Canoe Prow (New Zealand), Created before 1840
This is a Canoe prow.
This ornate canoe prow, tauihu, is a power object. Most likely from a war or fishing canoe, it is a symbolic social force laden with symbolism meant to impress onlookers and embolden users. Canoes, waka, were some of the most important possessions of Maori chiefs, who were concerned with their lineage and their ancestors’ original migrations from central Polynesia. This prow belonged to Chief KiwiKiwi from the Bay of Islands, on New Zealand’s North Island. Carved canoe prows feature a stylized long-necked head projecting forward with tattooed facial designs and a protruding tongue. The aggressive figure at the prow was believed to part the seas, the domain of the god Tangaroa. The figures and spirals, part of the complex symbolism of the Maori, are found across a variety of wood carvings. Wood was worked with stone tools and a mallet of wood or whalebone and carried out under ritual restrictions.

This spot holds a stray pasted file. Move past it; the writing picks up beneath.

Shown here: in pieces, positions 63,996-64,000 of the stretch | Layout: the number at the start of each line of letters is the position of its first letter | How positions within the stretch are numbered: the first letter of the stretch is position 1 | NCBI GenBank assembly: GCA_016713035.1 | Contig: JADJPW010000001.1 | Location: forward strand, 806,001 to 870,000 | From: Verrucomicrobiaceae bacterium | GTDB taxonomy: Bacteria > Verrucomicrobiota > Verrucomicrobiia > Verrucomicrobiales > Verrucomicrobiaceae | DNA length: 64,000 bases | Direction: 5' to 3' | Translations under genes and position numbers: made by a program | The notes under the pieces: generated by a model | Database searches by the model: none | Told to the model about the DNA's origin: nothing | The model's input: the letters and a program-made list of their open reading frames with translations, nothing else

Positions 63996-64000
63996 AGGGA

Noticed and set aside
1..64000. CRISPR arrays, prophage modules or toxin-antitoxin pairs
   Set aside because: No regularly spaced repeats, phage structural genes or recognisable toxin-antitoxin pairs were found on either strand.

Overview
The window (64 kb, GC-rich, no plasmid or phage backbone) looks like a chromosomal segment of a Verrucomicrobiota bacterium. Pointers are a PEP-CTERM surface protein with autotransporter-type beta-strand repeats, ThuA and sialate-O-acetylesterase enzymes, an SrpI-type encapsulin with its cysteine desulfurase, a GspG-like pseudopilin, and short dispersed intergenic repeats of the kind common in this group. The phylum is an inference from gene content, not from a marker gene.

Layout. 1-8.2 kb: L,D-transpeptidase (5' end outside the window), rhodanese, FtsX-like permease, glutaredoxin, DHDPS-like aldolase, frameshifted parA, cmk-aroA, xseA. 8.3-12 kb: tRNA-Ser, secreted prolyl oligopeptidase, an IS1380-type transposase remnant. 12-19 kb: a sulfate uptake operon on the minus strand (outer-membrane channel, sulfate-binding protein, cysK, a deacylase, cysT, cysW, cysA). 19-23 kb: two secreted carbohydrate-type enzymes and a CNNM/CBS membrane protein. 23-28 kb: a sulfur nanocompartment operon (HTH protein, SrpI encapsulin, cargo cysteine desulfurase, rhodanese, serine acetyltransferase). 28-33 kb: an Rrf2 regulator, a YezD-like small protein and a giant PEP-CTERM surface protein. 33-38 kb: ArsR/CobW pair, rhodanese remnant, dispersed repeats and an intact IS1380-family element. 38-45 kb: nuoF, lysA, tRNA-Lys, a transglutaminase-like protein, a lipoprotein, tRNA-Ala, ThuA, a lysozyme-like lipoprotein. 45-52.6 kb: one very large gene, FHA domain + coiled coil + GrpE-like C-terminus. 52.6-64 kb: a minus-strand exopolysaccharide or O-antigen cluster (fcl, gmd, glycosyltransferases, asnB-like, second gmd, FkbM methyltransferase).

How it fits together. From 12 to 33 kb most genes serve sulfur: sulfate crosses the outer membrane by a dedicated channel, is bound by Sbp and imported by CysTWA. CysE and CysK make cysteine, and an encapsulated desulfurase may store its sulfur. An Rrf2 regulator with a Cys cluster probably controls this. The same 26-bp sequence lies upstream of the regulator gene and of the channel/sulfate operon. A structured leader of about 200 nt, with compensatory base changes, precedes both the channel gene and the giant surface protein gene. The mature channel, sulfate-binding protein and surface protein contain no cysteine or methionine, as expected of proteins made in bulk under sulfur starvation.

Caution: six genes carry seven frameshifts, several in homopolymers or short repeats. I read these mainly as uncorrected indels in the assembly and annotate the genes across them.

It is credited
Department of Anthropology, National Museum of Natural History, Smithsonian Institution, E3790.
Our curators have highlighted 3 objects that are related to this one.
Its dimensions are
H x W x D: 42 x 44.5 x 110 cm (16 9/16 x 17 1/2 x 43 5/16 in.)
This object was previously on display as a part of the exhibition Tools: Extending Our Reach.